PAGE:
Today, the King gave his assent to new legislation designed to protect UK social media users from harm.
This follows five years of work by Carnegie UK, working in concert with over 50 partners, to raise concerns about online safety, arguing for an innovative approach to tackle the problem.
In 2018, we published a series of blogs by William Perrin and Professor Lorna Woods which outlined a new proposal for social media regulation. Their ideas drew from the long-held principles of health and safety laws – imposing a statutory duty of care and enforcing that with a regulator independent of government. A year later, the UK Government published its White Paper on tackling online harm, with this duty of care approach at its core.
Since then, the Carnegie UK team has worked hard to ensure that the Online Safety Bill delivers that vision. We’ve provided evidence to multiple Parliamentary committees and inquiries, while also convening and advising other charities, think tanks and campaign groups with a range of interests in the issue.
Our work has been repeatedly cited in debates by Parliamentarians of both Houses and the value of our work and advice to Peers was acknowledged by both the Labour and Liberal Democrat frontbench spokespeople at Lords Report. We have worked with one coalition on fraud and scams to deliver vital changes to the Bill, and with another to produce a code on women and girls which, as a result of a concerted cross-bench campaign in the Lords, was instrumental in delivering a significant Government concession.
We were instrumental in securing other vital amendments to the Bill during its Parliamentary passage, including on Secretary of State’s powers; bringing small, high harm platforms into the regime; and making the “Triple Shield” regime more robust, through risk-based changes to the user empowerment duties and the terms of service.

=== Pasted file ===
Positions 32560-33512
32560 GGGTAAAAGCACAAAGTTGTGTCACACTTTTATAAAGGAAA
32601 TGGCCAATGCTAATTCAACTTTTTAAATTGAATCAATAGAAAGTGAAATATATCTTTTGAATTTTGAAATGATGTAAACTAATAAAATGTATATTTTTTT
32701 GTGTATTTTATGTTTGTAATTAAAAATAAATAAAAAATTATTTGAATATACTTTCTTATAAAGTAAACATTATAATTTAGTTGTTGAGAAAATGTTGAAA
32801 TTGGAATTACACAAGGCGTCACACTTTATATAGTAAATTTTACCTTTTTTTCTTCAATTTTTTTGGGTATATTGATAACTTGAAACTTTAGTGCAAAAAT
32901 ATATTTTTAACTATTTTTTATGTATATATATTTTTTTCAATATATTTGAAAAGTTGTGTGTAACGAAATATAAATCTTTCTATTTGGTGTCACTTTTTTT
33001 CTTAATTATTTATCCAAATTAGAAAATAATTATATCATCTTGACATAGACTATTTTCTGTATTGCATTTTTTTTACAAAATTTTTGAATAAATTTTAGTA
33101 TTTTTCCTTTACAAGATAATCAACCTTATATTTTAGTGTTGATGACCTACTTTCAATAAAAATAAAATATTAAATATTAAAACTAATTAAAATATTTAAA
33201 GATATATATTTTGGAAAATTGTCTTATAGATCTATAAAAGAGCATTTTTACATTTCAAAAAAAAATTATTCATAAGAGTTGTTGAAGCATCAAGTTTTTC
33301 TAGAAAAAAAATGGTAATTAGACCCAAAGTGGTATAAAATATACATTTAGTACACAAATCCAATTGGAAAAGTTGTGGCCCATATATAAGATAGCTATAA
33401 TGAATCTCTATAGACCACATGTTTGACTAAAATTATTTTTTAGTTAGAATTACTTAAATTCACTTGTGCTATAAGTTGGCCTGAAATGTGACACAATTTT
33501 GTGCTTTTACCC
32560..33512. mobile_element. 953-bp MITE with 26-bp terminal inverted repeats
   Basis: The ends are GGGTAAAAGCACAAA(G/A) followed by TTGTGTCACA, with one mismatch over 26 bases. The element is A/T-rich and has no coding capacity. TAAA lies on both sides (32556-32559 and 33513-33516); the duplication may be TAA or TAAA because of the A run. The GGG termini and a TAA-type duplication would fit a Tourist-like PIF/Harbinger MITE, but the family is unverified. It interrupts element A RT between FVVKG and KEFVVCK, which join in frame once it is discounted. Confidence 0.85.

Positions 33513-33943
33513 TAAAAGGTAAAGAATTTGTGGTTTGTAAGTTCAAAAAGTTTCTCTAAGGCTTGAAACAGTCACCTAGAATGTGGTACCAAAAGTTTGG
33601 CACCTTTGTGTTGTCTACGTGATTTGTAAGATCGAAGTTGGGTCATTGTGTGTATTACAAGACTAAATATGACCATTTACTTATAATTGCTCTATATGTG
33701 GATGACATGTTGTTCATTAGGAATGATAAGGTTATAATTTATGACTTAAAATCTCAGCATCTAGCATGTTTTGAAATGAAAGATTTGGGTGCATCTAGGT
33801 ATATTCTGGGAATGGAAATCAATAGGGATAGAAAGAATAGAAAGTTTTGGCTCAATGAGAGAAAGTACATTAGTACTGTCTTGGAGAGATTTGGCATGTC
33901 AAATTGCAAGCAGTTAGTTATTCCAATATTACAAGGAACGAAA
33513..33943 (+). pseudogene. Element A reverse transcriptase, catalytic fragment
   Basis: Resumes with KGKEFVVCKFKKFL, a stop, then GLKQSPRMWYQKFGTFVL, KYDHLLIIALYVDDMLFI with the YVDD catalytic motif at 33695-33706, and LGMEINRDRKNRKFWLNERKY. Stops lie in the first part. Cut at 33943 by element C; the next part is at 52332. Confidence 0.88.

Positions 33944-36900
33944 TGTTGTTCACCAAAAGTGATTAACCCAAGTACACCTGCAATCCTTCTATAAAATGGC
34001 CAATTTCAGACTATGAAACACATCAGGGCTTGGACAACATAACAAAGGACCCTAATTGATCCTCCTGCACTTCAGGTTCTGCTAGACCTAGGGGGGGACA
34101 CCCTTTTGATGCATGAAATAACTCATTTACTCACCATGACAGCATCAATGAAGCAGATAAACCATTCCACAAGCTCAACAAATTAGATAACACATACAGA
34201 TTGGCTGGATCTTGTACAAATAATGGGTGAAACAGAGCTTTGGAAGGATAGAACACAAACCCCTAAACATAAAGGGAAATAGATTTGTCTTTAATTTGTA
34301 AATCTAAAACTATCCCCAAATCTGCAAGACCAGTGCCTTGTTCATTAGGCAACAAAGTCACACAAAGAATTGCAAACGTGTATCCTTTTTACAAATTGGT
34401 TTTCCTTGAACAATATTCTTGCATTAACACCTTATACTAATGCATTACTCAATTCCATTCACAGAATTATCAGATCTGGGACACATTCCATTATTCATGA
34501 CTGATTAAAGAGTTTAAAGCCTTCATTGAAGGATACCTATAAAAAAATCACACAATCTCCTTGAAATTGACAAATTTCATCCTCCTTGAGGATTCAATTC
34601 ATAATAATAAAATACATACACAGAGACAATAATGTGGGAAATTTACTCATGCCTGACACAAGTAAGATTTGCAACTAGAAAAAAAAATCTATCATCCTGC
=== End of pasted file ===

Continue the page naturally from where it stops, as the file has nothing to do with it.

The Online Safety Bill finally reaching Royal Assent is a huge milestone for Carnegie UK, and we’re grateful to our team, especially our Associates Maeve Walsh and Professor Lorna Woods, and our trustee, William Perrin, for all the work involved in getting to this point. Maeve has done an excellent job of summarising what this moment means for UK tech policy, and how the Act will be implemented in a blog here. But what does the Bill reaching Royal Assent mean for the future of Carnegie UK’s work on Online Harms?
Carnegie UK has decided that it is the right time for our role in this work to come to an end. We will no longer have an active programme of work on online safety now that the Online Safety Act has been passed in Parliament. This is because we believe that other organisations are better placed to ensure the legislation works as intended and produces better outcomes, especially for vulnerable groups like children.
However, we are pleased that Lorna and Maeve will continue their vital work, supported by Reset (one of our former partners), through the Online Safety Act Network, a new vehicle which will help coordinate and support civil society engagement to secure the effective implementation of the Act.
Our archive of work on online harms up this point is available here, and you can contact the new Online Safety Act Network here. You can also sign up to the Network’s new newsletter, which will pick up where our well-received Online Harms newsletter leaves off, here.
As an organisation that is committed to tackling threats to our collective wellbeing, Carnegie UK is proud to have been involved in this work right from its inception. We’re now passing the baton over to those working on the implementation of the Online Safety Act and look forward to seeing the improvements that this legislation will make to all of our wellbeing as it comes into force.